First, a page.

KPJ Healthcare Berhad

A leader in Malaysia's challenging healthcare services industry

News Detail:

KPJ: Defensive business and earnings

Demand for healthcare services is relatively recession-proof, so we do not expect KPJ Healthcare’s (RM4.28) earnings to be affected by the prevailing uncertainties and global economic slowdown.


Demand for healthcare services is relatively recession-proof, so we do not expect KPJ Healthcare’s (RM4.28) earnings to be affected by the prevailing uncertainties and global economic slowdown. Indeed, the company continues to plan for new additions to its network of 20 specialist hospitals in the country. KPJ also manages two hospitals in Indonesia.

Last month, KPJ announced plans for two new hospitals in Klang and Penang. The company also proposes to acquire several plots of land in Sazaen Business Park, Klang, for some RM23.8 million. Development costs for the total area of 1.84ha are estimated at RM110 to RM120 million, while construction costs for the hospital building are about RM80 million. We expect completion in 2015.

The company has entered into an agreement to lease a hospital building from Aseania Development for a 10-year period. This new facility will be on land adjacent to the existing Penang Specialist Hospital.

Aseania has the rights to develop a township in Seberang Prai and will build the medical facility according to KPJ’s specifications.

These plans are in line with the company’s target to open at least one or two hospitals per year over the next few years. It already has several new projects under development.  

Expansion projects under development

Construction of the Bandar Baru Klang Specialist Hospital is complete and the hospital is expected to open within the next few months. This hospital has been earmarked for sale to the Al-’Aqar KPJ REIT, along with the Kluang Utama Specialist Hospital and Rumah Sakit Bumi Serpong

Damai in Indonesia for a collective RM139 million.In addition, construction of a new hospital building in Kota Kinabalu is underway. Upon completion, expected to be in 1H12, the Sabah Medical Centre will be relocated from its existing facility to the new building. The new 250-bed hospital is expected to cost RM180 to RM200 million. Recall that KPJ acquired a 51% stake in Sabah Medical Centre, back in June 2010 for RM51 million. Two other smaller hospitals, in Muar and Pasir Gudang, are planned for 2H12.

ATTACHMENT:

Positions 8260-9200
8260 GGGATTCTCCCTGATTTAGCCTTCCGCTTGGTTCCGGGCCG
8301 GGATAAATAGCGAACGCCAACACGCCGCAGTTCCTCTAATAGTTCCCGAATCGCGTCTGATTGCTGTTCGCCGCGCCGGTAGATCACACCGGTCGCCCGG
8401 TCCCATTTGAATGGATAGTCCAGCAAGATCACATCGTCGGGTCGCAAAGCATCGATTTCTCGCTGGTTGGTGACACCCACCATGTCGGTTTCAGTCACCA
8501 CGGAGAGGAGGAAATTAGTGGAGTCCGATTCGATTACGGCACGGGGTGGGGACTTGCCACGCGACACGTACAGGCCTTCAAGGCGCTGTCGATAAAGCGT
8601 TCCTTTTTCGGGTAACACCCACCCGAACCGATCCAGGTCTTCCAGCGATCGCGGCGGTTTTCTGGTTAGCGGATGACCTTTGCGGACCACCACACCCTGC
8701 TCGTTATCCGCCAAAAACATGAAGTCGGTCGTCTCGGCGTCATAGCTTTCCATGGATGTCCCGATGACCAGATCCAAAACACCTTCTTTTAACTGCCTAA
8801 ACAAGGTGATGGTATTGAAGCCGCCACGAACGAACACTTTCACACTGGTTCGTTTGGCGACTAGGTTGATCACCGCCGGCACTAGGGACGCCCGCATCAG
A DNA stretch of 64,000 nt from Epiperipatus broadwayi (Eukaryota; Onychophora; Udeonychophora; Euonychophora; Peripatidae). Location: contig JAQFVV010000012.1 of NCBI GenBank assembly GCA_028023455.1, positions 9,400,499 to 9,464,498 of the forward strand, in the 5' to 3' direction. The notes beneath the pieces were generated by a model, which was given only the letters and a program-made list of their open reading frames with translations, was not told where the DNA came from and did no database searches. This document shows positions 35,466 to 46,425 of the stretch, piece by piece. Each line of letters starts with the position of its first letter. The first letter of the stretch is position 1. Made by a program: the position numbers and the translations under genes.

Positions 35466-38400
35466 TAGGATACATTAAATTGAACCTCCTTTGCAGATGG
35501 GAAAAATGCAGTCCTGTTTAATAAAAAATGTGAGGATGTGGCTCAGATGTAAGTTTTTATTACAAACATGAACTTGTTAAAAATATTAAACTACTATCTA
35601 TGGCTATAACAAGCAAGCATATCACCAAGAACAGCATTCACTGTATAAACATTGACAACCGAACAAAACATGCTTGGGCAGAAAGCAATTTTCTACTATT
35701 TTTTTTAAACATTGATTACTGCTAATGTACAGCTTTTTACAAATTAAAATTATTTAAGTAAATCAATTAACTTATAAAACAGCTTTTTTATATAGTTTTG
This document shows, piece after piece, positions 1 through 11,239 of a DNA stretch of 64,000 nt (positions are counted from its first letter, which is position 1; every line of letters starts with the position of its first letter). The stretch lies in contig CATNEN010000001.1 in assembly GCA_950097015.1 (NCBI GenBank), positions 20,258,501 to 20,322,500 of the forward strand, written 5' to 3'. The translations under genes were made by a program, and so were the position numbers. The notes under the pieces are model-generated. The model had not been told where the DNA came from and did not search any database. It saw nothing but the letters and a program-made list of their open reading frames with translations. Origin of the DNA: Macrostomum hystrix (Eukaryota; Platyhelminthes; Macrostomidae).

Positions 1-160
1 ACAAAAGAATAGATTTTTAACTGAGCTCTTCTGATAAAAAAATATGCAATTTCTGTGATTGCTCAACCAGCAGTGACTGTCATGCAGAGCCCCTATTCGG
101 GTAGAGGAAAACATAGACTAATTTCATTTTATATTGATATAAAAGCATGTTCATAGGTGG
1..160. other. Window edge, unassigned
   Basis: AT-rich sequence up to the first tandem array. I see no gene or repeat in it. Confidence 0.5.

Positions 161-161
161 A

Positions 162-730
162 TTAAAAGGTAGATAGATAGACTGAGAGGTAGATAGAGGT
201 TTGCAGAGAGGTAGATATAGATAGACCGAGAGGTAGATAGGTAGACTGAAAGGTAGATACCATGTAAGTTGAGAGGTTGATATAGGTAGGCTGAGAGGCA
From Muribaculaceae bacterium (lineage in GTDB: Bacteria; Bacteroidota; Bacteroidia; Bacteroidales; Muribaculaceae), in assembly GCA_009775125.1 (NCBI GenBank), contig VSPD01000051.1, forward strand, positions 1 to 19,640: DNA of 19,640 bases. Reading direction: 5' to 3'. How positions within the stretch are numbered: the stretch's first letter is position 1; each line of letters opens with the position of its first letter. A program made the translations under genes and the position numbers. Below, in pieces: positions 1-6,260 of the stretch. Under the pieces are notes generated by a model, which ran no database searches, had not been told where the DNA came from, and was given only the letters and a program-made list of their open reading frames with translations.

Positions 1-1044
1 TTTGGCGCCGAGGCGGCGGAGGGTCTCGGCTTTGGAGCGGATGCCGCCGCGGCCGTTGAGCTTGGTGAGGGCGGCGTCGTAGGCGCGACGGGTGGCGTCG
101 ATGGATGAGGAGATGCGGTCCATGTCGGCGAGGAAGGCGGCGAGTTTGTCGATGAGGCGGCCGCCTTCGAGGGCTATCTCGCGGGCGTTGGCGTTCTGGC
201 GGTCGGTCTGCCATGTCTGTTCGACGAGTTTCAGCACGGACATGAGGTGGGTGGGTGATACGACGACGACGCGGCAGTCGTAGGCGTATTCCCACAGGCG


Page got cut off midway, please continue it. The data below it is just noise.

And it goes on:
Looking further head, KPJ has plans for another hospital in Tanjung Lumpur, Kuantan, under a 70:30 joint venture with Pasdec Corp. The hospital building is slated to complete sometime in 2013. Another specialist hospital in Perlis, one of the three states where KPJ does not have a presence, is on the drawing board. This 90-bed hospital will be a 60:40 joint venture with the Yayasan Islam Perlis.

Construction is targeted for completion in 2014. The company is also in preliminary discussions to set up a hospital in Bandar Datuk Onn, Johor. This facility is estimated to have a capacity of almost 400 beds once it is fully operational.

These new hospitals and organic expansion will underpin growth over the next few years. Typically, a new hospital opens in phases, with the addition of more beds, facilities and range of services over time in lockstep with demand growth.

Given its experience, KPJ is also exploring opportunities to provide consultancy to other providers, both locally and abroad, in areas such as healthcare business development and hospital management.

Expanding upstream education arm

At the same time, KPJ plans to expand its education arm, in part to support the growth of its hospital network. The company first set up the Puteri Nursing College back in 1991 to ensure a steady pool of capable and qualified nursing staff for its hospitals. The college was recently awarded university college status, and renamed KPJ International University College of Nursing and Health Sciences (KPJIC). That means it can now offer its own degree programmes.

In view of its relative success, however, KPJ now plans to develop KPJIC into a leading centre for nursing and medical-related studies in the country — to produce qualified healthcare personnel not only for its own hospitals but also for other private healthcare operators and the public healthcare sector.

KPJ believes it has an edge over similar education groups in the market, in that it can leverage existing infrastructure. For instance, students can undergo clinical practice in its network of hospitals where its medical consultants and senior nurses can also give lectures and guidance. Indeed, the company has not registered any noticeable drop in student intake, unlike slowing growth for some of its peers.

KPJIC has total capacity for 2,500 students at its main campus in Nilai, Negeri Sembilan, and a branch campus in Johor Baru. A second branch campus is currently under construction in Bukit Mertajam. Some RM120 million has been budgeted to expand the campus in Nilai in two phases. The company expects capacity to increase to 5,000 students by 2013. By 2016, KPJIC hopes to achieve full university status, with its own medical school and total student intake capacity of some